Due to this year marking the 25th anniversary of the original Jurassic Park film, and since the franchise has been brought back to the attention of the media following Jurassic World: Fallen Kingdom, it seems a good time to celebrate and discuss the original Spielberg classic.
When looking at director Steven Spielberg’s 1993 film Jurassic Park, and the following films of the franchise, it is clear that they are examples of modern-day romanticism.
Romanticism is a popular ideology that was primarily expressed in the 1800s, in which the immergence of science and technology was slandered, whilst the endeavor of family, love, dreams and nature was celebrated and praised. Romantic thought is that nature is tarnished and even destroyed by scientific empiricism.
This belief is heavily expressed in romanticist Mary Shelley’s beloved novel Frankenstein. Additionally, the gothic tragedy is very similar to Spielberg’s 1993 film, as both share a man’s downfall due to an ambition that has provoked him to defile nature with the implication of science.
Whilst the titular Victor Frankenstein creates a cheap imitation of a man in the form of the Wretch, Jurassic Park’s John Hammond creates dinosaurs, both playing God. As Geoff Goldblum’s character Dr Ian Malcom laments, “[their] scientists were so preoccupied with whether they could [play God], they didn’t stop to think if they should”, which is of course the same problem that caused Frankenstein’s creation of the Wretch.
Clearly, Jurassic Park is the criticism of scientific ambition and the celebration of nature through the ways in which the creation of genetically engineered dinosaurs cause havoc, yet becomes one with nature once man abandons the island of Isla Nublar.
This concept is even expanded upon in later instalments of the franchise, such as depicting pterodactyls occupying the sky akin to birds, to signify nature has adapted and prevailed.
Watch how Jack De Livera creates his Indoraptor below
However, romanticism is also expressed in the characters of the first film. Although the creator of the InGen dinosaurs, John Hammond, ambitiously defies God, he is spared in the slaughter of the island because ultimately he intended to follow his dreams and make excitement for people.
Alternatively, Dennis Nedry, the man who betrays the park and cuts off the energy to the island’s defences, is killed due to his motives deriving only from materialistic greed. Additionally, the character arc of protagonist Doctor Alan Grant further progresses the romanticism motif. This is due to Alan Grant’s evolution throughout the film, evolving and adapting to his environment to avoid extinction like the dinosaurs which surround him.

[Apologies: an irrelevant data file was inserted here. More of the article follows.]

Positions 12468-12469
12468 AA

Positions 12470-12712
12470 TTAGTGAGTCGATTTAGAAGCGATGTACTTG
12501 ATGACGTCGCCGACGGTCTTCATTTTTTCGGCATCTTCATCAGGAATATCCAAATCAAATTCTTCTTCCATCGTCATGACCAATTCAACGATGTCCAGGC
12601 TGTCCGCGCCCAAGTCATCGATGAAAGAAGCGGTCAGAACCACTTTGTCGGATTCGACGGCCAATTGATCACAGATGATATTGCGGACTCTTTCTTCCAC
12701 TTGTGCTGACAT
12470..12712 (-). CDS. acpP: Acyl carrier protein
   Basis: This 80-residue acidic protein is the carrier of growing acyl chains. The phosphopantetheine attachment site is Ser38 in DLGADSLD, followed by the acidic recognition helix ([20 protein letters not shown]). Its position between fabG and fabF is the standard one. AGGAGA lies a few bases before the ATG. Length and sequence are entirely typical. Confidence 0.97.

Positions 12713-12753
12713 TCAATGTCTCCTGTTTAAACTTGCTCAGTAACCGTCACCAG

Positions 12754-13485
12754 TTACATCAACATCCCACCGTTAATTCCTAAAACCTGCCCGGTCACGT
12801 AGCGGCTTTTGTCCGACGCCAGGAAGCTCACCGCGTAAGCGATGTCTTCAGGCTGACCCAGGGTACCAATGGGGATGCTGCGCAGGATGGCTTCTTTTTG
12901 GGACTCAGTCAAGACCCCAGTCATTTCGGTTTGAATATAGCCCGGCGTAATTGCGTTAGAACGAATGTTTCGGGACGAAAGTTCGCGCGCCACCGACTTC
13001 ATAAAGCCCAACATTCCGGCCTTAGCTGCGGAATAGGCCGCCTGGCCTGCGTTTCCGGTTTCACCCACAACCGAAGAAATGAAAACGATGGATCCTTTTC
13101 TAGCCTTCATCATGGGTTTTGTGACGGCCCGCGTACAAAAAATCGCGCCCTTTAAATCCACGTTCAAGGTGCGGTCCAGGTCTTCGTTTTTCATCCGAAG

When first introduced to Dr Grant, his use of a raptor claw to scare a child whilst delivering information about the raptors illustrates his animosity and resentment of children, as well as that he himself is quite vicious, reflecting the predatorily traits of the raptor.
When meeting John Hammond’s grandchildren on the island of Isla Nublar, Lex and Tim, Grant still treats them with resentment, clearly irritated by their presence.
Life, uh, finds a wayDr Ian Malcom
However, once the T-Rex breaks loose and carnage occurs, Grant must protect the two children and guide them back to safety. Not only does he begin to like the children, but Grant truly evolves. This is made most clear in the scene in which the three are sleeping in a tree, Grant holding both Tim and Lex.
The three connect over jokes and their trauma on the island, but Grant has learned to value the children, and therefore appreciate the future generation and life itself, rather than focusing on the remnants of the past, that being the dinosaur bones he studies as a palaeontologist.
Moreover, Grant’s raptor claw he used to terrorise the child at the start of the film is dropped and forgotten, symbolising the character has grown and evolved.
The final shot of the helicopter leaving the island, with the two children still with Dr Grant illustrates that from encountering an island where man-made science fails and nature has prevailed, that being that “life.. finds a way”, Grant has left having learned how to value pure nature and love.
He is now no longer hateful of children, and potentially is now ready to start a family with then girlfriend Dr Ellie Saddler.
Director Steven Spielberg’s adaptation of Michael Crichton’s novel of the same name, Jurassic Park, utilises romanticist conventions to teach the audience the dangers of ambition, the criticism of science, and that true happiness can only be found through endorsing the future and valuing life.
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